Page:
Malaya in the 1930s

He was spectacularly clean, runs the opening line in Jane Gardam’s novel – sharply in contrast with Edward Feather’s nickname of Filth. And the reluctant protagonist keeps it clean rejecting teenage sex, his golf-mad aunts, his father and the community he eventually retires to in Dorset.

A loner, a lawyer, a judge and a man of Empire spelt with a small ‘E’. After his mother dies in Malaya he’s initially brought up by locals before being sent to England by his father for life with relatives and boarding schools before the Second World War. Jane Gardam’s skill is illustrating moments in his life with brevity and vividness that captures a changing world of District Officers in the Raj, cold showers in prep school, outrageous snobbery about the Welsh and trains packed with soldiers singing Roll out the Barrel.

On reading a letter about his childhood from Claire he sums up one aspect of the novel – that of looking back and realising where you are in life. He says to himself: “I am old at last, he thought. I should be cold too. But I am casting off the coldness of youth and putting on the maudlin armour of dotage.”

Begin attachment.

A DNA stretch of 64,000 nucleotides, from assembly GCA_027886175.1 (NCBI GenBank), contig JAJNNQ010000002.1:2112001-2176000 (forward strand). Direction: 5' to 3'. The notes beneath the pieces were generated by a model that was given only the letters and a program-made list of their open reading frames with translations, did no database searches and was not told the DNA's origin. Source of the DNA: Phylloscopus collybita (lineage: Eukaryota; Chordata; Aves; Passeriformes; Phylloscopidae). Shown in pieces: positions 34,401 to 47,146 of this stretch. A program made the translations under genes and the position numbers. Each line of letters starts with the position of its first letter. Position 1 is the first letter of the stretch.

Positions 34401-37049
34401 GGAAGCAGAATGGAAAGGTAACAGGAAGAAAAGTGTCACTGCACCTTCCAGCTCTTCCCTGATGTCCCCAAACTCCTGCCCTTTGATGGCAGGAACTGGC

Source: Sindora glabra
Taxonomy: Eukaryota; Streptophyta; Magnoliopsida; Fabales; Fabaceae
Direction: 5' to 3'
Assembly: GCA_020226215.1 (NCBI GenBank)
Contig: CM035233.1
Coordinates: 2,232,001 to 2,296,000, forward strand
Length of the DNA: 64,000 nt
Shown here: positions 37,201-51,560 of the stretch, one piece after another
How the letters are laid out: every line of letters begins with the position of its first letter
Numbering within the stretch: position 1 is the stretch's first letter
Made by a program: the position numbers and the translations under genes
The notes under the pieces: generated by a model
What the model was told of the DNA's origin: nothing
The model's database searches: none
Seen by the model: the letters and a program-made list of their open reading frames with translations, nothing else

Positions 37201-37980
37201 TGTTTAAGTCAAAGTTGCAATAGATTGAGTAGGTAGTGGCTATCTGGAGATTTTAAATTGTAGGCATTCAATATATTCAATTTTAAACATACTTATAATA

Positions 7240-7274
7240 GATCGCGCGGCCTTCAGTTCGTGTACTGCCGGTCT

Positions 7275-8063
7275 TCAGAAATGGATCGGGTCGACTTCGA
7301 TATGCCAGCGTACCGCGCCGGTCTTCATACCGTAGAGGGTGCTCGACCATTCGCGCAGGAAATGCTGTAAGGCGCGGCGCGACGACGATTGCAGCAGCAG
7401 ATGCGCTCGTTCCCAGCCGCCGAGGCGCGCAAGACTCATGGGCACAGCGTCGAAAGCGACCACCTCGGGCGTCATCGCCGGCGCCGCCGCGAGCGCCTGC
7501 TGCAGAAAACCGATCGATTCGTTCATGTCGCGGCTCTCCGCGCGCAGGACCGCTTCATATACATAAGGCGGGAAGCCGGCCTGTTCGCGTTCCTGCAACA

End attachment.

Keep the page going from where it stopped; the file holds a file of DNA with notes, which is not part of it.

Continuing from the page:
When as a small child he is removed from the arms of a Malay family to be sent to England for education he questions the reasons. “Why can’t I stay here?” he says and the answer comes; “Because white children often die here.” But the real answer is his father has the funds to send him to Britain to become a son of the Empire.

Neatly written scenes that take the reader backwards and forwards in time. From Edward’s childhood and coming of age to his lonely Christmas dinners in Salisbury in old age after his wife has died doing the gardening whilst burying the evidence of an affair with Edward’s rival Veneering.

Much to enjoy, not a page turner, but a series of vignettes of lives lived – when the sun never set on the British Empire.

Harry Mottram

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